While performance measurement (and line unit compensation) is usually based on outright revenue generation and related metrics, in financial services, the more telling performance measures are risk-adjusted metrics. Managers and traders live in a world of revenue; risk managers focus on risk-adjustments. This represents an obvious conflict, and revenue generators usually win.
A loss may or may not happen. Plainly speaking, if risk is introduced into performance measurement, future returns may – but not necessarily will – be reduced. The potential for loss, regardless of the degree of math involved in determination, is subject to interpretation. In the abstract, if one chooses to believe that a low probability of loss means that a loss will not happen, that may turn out to be correct.
Behavioral scientists study aspects of psychology pertaining to hindsight bias and planning bias. Without going too deeply into either topic, humans tend to overstate their success in predicting the outcome of events in the past. Humans also tend to be overconfident in their abilities to successfully apply past experience to future events. These biases are highly relevant to decisions made to override risk management decisions.
In financial institutions, risk is managed daily by people charged with generating business. A proprietary trader evaluates the potential return of a strategy, transaction, or series of transactions against perceived risk. A bank lending officer evaluates a company for creditworthiness and charges an interest rate on a loan or line of credit commensurate with the perceived risk. A competent trader would never enter into a strategy guaranteed to lose, nor would a lending officer extend credit to a company certain to fail.
Yet proximity can compromise judgment. A trader may believe that his or her particular skills uniquely provide for a profitable outcome to a particular trading strategy. A loan officer may believe that his or her particular insight into the borrower ensures that the borrower will not fail. If these two individuals have been successful in the past and not experienced substantial losses, they may be overconfident in their respective abilities to evaluate and manage excessive risk. The incentive for each to take excessive risks may be amplified if each is compensated on the basis of outright revenue generation.
Management is Not Immune.
Senior managers view firm operations from a different, higher-level perspective. In most cases, they are far removed from day-to-day operations. They deal with press, analysts, regulators, legislators and a host of other matters related to strategic direction. While most rose through the ranks and generally understand risk, in their executive roles they usually remain tied to traditional (non-risk adjusted) performance measurement — the metrics used by analysts to value the company and compare performance among competitors. For this reason, senior management may have the same biases as line traders when it comes to revenue, returns and perceived risk.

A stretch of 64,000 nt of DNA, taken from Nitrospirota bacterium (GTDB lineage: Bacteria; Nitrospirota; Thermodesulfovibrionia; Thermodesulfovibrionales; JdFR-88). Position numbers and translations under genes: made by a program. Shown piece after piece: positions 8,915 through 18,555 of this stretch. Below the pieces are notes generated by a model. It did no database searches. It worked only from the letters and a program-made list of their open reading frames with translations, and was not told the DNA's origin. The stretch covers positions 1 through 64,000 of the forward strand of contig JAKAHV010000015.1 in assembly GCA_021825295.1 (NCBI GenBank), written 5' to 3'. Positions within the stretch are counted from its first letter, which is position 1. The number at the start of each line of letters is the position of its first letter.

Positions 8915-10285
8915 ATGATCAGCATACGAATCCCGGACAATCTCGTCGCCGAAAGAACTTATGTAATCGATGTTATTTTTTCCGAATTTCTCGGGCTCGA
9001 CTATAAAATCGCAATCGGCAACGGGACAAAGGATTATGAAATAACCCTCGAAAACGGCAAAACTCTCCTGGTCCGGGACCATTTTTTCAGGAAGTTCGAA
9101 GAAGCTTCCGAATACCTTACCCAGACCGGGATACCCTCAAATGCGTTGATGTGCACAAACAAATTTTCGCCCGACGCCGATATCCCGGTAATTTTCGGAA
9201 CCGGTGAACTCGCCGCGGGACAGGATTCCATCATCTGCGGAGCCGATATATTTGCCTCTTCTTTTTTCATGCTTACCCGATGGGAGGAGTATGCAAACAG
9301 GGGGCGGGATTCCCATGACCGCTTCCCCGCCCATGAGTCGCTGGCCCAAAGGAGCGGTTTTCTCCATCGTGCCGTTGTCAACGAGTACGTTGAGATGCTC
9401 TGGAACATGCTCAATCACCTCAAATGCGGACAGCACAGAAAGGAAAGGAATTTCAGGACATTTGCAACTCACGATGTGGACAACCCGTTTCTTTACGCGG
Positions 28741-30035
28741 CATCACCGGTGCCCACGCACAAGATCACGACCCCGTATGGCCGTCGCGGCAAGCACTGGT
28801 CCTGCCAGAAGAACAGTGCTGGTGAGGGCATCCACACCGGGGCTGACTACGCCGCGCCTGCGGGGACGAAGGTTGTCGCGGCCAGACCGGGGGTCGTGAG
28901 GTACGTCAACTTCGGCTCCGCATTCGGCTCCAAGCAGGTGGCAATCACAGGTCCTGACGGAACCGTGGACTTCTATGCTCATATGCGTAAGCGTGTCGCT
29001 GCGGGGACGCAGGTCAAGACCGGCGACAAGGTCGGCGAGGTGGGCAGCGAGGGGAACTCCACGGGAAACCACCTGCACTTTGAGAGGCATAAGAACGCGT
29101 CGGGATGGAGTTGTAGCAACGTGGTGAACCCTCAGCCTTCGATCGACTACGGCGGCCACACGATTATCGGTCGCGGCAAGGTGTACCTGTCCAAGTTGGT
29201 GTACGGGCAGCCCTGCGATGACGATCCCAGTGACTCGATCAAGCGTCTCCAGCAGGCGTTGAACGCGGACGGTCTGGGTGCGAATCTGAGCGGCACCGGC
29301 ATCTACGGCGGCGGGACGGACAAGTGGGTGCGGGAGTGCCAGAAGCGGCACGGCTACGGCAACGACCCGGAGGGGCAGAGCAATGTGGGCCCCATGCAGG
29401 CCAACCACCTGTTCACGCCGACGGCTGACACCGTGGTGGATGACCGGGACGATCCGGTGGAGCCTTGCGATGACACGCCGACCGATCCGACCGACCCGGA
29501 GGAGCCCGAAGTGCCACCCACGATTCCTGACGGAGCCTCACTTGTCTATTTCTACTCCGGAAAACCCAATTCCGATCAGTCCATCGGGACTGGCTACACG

This quagmire puts risk managers between the proverbial rock and a hard place. They are charged with the responsibility to protect a firm from loss. They view risk impartially. Still, they are subject to the same bias from above as they are from below.
How does this play out? Traders unabashedly will seek approval from senior management to incur substantial risk for the potential of outsized returns, even over the stringent objections of a risk manager. The senior manager will focus on the revenue projections while diminishing the associated risk, and approve the transaction. If no loss is incurred, the trader most likely will be empowered to repeat the exercise; the senior manager will be further empowered to approve such exceptions, thanks largely to his or her “superior insight.” The risk manager will be left out in the cold — and not missed.
Back to UBS. Since details remain thin at this time, no one is sure of anything. However, it appears that UBS permitted unauthorized and excessive risk taking on the part of at least one individual. Time will tell how involved senior managers were in this case. From the early reports the whole incident is symptomatic of a major failure in UBS’s enterprise-wide risk management framework. It is likely attributable to inadequate risk assessment budgeting and resources, since in recent times financial services companies have been quick to cut expenses in cost centers — risk management among them.
The effective management of risk and return is essential for successful enterprise management in financial services. Conflicts abound, however, many of them rooted in deep behavior biases. Even traders and managers acting in the best faith may make sub-optimal decisions based on a range of pressures and influences. In light of these realities, senior management must take decisive (if difficult) steps to adequately build, fund, and trust their risk management operations. Only by taking such overt steps can the integrity of equity capital be truly protected, shareholder value preserved. Without them the “rogue trader” losses at UBS will be the latest — but certainly not the last.